Wisdom Has No Name:

A Mythopoetic Healing Story

“I begin to lose my grip. An orange and purple ball of light hangs loosely from the left side of my neck. My neck is tilted to the side trying to hold on. It’s scary. Then the ball moves to the right side of my head behind my right eye- up and around inside my head, down my neck, settling into a pool in my chest- bridging my womb, heart and head where there is now a free channel of communication. My neck feels tingly and open. There is a purple pyramid in my forehead. It is peaceful. A large yellow ball of light in my solar plexus moves up through my neck. The pyramid in my forehead turns into a six pointed star- it is three dimensional and transparent- I am inside of it feeling aligned, open, and peaceful.”

These words come from a healing session (used with permission) of someone who had been experiencing chronic neck pain that had not resolved through various forms of Western medicine and complementary medicine. This experience came about through craniosacral therapy and acupressure with the intention of listening to what the chronic neck pain had to share about what is needed for healing.

Instead of trying to cure the neck pain from the outside in, the inner world was engaged with a spirit of openness and curiosity toward the pain. Wu wei is a term used in Taoism, which roughly translates as doing without doing, or effortless effort. It comes from a stillness and silence deep within one’s own being, and through surrender- the spirit with which one follows the natural unfolding of the Tao without forcing or holding back. Artists, healers and musicians throughout all of time embody the secret of surrender- wu wei- deep listening- spontaneity- of being the hollow reed or hollow bone through which the Tao- the mystery can unfold as a living expression.

In the spirit of wu wei, a whole journey was able to unfold. After this session there was a marked reduction in the neck pain, and an on-going dialogue between the the inner and outer world had begun.

This experience opened up new questions along with new possibilities emerging from the wisdom of the body itself. Listening and following the wisdom of the body is vital and necessary to bringing forth healing and change in a grounded, lasting way.

Instead of taking the metaphors that show up as being literal, concrete and fixed this type of healing asks us to engage in a creative, dynamic, fluid exploration of the unknown and unknowable- unfolding at its own pace, in its own time, in its own way. In this way, we are able to live our way into what is trying to emerge.

 

Looking For Clues

If I look to Chinese Medicine for clues and insights about the symbols that emerged during this session, I see some powerful and useful threads that can help further the exploration.

A vital component to working at the alchemical level in Chinese Medicine, is in working with the spirits. There is a spirit housed in each of the five main yin organs of the body- circulating through the channels and enlivening our being by day, and settling into their respective organ for renewal by night.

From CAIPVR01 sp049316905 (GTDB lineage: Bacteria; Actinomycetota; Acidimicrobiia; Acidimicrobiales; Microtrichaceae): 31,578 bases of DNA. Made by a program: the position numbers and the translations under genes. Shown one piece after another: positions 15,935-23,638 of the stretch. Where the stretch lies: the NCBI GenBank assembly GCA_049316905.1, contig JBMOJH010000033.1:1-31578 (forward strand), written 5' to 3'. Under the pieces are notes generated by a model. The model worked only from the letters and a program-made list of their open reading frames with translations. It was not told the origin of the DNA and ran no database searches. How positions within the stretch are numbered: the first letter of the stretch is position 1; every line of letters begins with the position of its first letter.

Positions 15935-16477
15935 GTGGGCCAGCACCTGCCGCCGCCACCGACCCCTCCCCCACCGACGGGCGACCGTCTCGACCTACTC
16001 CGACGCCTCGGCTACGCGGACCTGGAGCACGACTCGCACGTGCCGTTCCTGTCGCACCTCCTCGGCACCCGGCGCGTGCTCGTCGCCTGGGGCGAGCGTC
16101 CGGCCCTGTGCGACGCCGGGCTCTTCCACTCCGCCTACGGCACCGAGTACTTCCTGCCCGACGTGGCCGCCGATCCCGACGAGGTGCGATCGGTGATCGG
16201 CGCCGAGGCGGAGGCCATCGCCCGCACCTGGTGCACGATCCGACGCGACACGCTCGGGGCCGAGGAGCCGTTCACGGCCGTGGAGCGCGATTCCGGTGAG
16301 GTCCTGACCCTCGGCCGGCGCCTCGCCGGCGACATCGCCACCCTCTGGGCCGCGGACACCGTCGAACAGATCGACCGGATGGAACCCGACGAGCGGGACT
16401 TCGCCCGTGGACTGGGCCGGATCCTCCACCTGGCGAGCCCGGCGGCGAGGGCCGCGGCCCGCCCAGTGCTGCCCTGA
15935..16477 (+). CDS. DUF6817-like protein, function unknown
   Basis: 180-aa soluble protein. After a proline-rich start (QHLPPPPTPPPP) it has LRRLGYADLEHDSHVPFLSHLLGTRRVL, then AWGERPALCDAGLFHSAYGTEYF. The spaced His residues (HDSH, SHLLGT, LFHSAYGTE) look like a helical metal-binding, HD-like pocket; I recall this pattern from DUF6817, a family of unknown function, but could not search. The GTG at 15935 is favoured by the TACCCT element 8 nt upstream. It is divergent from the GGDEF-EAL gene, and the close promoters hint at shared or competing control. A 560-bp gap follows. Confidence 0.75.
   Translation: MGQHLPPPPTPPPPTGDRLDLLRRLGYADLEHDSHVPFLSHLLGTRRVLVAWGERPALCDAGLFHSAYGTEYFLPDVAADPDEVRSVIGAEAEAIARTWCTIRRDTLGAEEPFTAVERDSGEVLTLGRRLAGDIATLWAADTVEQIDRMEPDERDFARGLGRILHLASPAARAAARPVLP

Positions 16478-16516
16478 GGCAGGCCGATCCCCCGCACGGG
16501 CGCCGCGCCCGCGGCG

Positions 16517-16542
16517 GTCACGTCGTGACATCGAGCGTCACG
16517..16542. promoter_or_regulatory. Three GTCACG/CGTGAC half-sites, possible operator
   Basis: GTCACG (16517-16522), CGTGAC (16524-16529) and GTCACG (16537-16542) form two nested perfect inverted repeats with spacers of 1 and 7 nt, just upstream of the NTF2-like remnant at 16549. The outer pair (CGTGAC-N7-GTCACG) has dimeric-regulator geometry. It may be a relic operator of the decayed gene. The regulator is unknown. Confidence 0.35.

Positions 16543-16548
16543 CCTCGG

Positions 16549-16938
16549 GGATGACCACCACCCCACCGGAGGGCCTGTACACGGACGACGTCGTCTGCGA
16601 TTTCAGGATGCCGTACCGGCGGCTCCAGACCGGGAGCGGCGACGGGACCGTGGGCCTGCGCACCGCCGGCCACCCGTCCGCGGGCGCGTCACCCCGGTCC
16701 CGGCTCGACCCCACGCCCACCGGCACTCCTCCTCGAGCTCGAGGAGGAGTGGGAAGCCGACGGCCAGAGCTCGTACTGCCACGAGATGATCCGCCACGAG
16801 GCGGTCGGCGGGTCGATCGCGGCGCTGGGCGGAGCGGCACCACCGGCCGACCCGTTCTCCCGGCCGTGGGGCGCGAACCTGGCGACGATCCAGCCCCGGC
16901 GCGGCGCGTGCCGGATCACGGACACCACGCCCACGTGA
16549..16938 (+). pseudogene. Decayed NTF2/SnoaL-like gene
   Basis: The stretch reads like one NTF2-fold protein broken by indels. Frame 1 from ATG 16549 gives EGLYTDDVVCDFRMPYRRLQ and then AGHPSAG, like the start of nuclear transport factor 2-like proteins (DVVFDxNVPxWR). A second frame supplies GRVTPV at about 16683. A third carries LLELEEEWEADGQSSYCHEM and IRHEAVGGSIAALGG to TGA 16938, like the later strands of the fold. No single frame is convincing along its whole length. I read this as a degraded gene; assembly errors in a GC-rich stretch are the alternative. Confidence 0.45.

The shen is housed in the heart. They are the pure light of divine consciousness, related to the fire element, joy and sadness, summer, south and red.

The hun reside in the liver. They bring the light of the shen down to earth with a clear vision of how to live that is aligned with spirit. The hun also take the wisdom of our lived experiences on earth back up to the heavens. They are related to the wood element, frustration/anger and benevolence, spring, east and the color green.

The po reside in the lungs. The po are the corporeal soul. They ground the vision of the hun in the manifest world. They are the physical embodiment of spirit (or soul) and are related to the metal element, grief and inspiration, autumn, west and white.

The yi reside in the spleen/pancreas. They are the true intent and faith that nourish our devotion to tending our vision so that it will flourish in life. They are related to the earth element, nurturing and sympathy, late summer, center and yellow.

The zhi reside in the kidneys. They offer strength, wisdom and steadiness to the living of our lives. The zhi contain the blueprint- the seed- of our full potential, are related to the water element, fear and wisdom, winter, north and blue/black.

 

Surrender To The Unknown

The experience above begins with a sense of losing ‘grip’. This is the beginning of surrender- a letting go of fixed ideas into a more open and fluid living of the moment as it unfolds. Surrender is vital to being able to work at this level. Through surrender the inner journey is initiated.

Through awareness, there is an inner witnessing that follows the creative flow of imagery and sensation as it unfolds. When images show up- like the orange and purple ball- we follow and become curious about this image. It hangs on the left side of the neck- opposite to the side where the pain is. As it moves from the outside of the body to the inside, it eventually finds a resting place in a pool in the chest- an ‘inner space’.

In Chinese Medicine, there is an empty space in the heart that houses the shen spirits. The shen can sometimes flee like birds fleeing their nest when there has been undigested shock or trauma. At this point in the journey, there is a felt sense of the shen returning to nest in the heart, which opens the next significant shift in the treatment.